Brad Little (right), Governor of Idaho, and former Vice President Mike Pence at the White House on July 16, 2020.
Jim Watson | AFP | Getty Images
At least 11 federal states waived federal unemployment programs prematurely for months. However, some workers may be able to keep the extended benefits.
The steps taken by officials in Republican-led states would stop services as early as June 12.
The allowance is an additional $ 300 per week on top of typical government benefits. Long-term unemployed as well as self-employed and gig workers would immediately lose their entitlement to benefits.
The American Rescue Plan offered these funds through September 6th.
“That really speeds it up [benefits] Klippe, “said Nicole Marquez, director of social security for the National Employment Law Project.” We are concerned that states are taking these measures abruptly and prematurely. “
Greg Gianforte, governor of Montana, started the domino effect on May 4th.
Since then, at least 10 others have announced that they will be pulling out of the federal unemployment programs that have existed since March 2020.
These include Alabama, Arkansas, Idaho, Iowa, Mississippi, Missouri, North Dakota, South Carolina, Tennessee, and Wyoming. More could follow soon.
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Officials attributed the decisions to labor shortages in their respective states. They claim that improved benefits keep people from returning to work and make it harder for companies to hire for open jobs.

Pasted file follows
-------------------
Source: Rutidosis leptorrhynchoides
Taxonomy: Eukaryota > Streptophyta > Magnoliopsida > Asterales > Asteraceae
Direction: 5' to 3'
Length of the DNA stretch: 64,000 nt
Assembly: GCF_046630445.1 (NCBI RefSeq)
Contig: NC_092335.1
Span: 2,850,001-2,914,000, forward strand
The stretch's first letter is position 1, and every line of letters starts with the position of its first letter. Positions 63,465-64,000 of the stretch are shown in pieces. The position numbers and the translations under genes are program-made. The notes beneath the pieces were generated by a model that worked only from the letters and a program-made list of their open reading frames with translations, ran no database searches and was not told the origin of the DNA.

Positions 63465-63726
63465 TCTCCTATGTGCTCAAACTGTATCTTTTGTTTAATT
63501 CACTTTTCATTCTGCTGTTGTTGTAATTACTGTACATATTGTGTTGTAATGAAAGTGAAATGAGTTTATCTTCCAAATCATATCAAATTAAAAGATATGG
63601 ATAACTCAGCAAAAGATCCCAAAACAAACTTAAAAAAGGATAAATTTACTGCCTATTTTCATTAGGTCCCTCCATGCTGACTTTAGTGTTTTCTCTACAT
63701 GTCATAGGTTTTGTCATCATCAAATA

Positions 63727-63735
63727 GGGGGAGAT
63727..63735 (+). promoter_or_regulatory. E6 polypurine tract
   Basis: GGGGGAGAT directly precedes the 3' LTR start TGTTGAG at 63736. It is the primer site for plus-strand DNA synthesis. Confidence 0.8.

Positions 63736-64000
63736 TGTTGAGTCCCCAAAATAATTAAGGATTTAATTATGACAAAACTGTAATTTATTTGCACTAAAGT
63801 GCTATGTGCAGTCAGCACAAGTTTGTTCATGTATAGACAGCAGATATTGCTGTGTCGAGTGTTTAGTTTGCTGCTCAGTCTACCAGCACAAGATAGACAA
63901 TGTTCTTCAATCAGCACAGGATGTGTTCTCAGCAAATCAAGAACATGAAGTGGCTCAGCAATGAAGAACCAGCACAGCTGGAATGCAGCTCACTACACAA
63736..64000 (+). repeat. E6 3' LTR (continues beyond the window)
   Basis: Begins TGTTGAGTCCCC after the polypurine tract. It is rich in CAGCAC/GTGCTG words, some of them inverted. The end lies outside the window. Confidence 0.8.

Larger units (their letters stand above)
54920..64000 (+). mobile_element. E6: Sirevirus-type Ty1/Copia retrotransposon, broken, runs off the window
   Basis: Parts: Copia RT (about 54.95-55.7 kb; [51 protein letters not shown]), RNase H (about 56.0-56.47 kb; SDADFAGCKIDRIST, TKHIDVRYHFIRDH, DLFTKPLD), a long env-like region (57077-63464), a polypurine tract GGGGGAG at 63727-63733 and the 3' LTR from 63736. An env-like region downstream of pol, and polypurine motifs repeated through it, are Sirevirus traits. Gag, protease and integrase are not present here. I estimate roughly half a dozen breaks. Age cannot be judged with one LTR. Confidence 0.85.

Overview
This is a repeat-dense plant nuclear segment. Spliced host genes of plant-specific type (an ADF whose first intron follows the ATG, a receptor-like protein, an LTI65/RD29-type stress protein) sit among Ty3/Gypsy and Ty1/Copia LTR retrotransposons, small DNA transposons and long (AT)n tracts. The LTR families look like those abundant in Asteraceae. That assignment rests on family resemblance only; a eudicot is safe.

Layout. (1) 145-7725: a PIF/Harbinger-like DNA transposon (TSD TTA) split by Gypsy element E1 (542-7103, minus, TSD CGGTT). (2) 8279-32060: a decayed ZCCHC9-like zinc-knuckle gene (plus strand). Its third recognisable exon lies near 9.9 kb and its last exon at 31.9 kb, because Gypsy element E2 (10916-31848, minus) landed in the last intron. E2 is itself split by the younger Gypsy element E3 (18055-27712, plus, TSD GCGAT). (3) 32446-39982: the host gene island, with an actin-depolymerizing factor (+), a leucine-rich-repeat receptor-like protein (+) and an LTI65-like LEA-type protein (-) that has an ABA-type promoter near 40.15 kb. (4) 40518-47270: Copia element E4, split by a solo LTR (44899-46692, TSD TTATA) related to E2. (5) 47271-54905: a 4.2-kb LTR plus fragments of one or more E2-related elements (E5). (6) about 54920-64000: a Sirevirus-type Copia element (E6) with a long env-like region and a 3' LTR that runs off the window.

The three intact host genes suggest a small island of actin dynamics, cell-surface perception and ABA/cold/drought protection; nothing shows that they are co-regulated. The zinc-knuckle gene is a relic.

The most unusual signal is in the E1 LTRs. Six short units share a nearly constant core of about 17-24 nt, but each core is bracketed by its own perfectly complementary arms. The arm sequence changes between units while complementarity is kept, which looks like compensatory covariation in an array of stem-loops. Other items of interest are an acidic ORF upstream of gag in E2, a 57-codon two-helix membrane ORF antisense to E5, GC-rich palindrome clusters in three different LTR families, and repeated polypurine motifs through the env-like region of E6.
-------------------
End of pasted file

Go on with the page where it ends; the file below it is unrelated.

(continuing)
“My decision is based on a conservative rationale – we don’t want people with unemployment,” said Brad Little, governor of Idaho, on Tuesday. “We want people to work.
“A strong economy cannot exist without workers returning to jobs.”
However, critics say that unemployment benefits do not play a major role when there is a labor shortage.
Instead, pandemic factors like irregular school openings, childcare obligations, an ongoing viral threat, and previously relatively low vaccinations among working-age Americans have pulled people off the rails, they said.
Pandemic unemployment assistance
Some experts believe the U.S. Department of Labor may be able to prevent loss of benefits for the self-employed, gig workers, and others receiving help from the federal pandemic unemployment assistance program.
The US Department of Labor has legal authority to keep this aid going based on specific wording in the CARES Act that established the program. This emerges from a letter from the National Employment Law Project sent to Secretary of Labor Marty Walsh on Tuesday.
However, the same doesn’t apply to other federal programs, including a program that offers an additional $ 300 per week, the letter said.
“Our position is that the Department of Labor has that authority and that they should use their authority to ensure that PUA extends its full spectrum,” Marquez said. “We would argue that given this authority, DOL must take these measures.”
According to the letter, there are two options: U.S. labor officials could ask states that have chosen not to pay PUA benefits, or other states could choose to take over management of the lost PUA benefits.
There are some hurdles to both approaches, including potential lawsuits from states opting out of federal aid, Marquez admitted.
An official from the Department of Labor acknowledged receipt of the letter but declined to comment.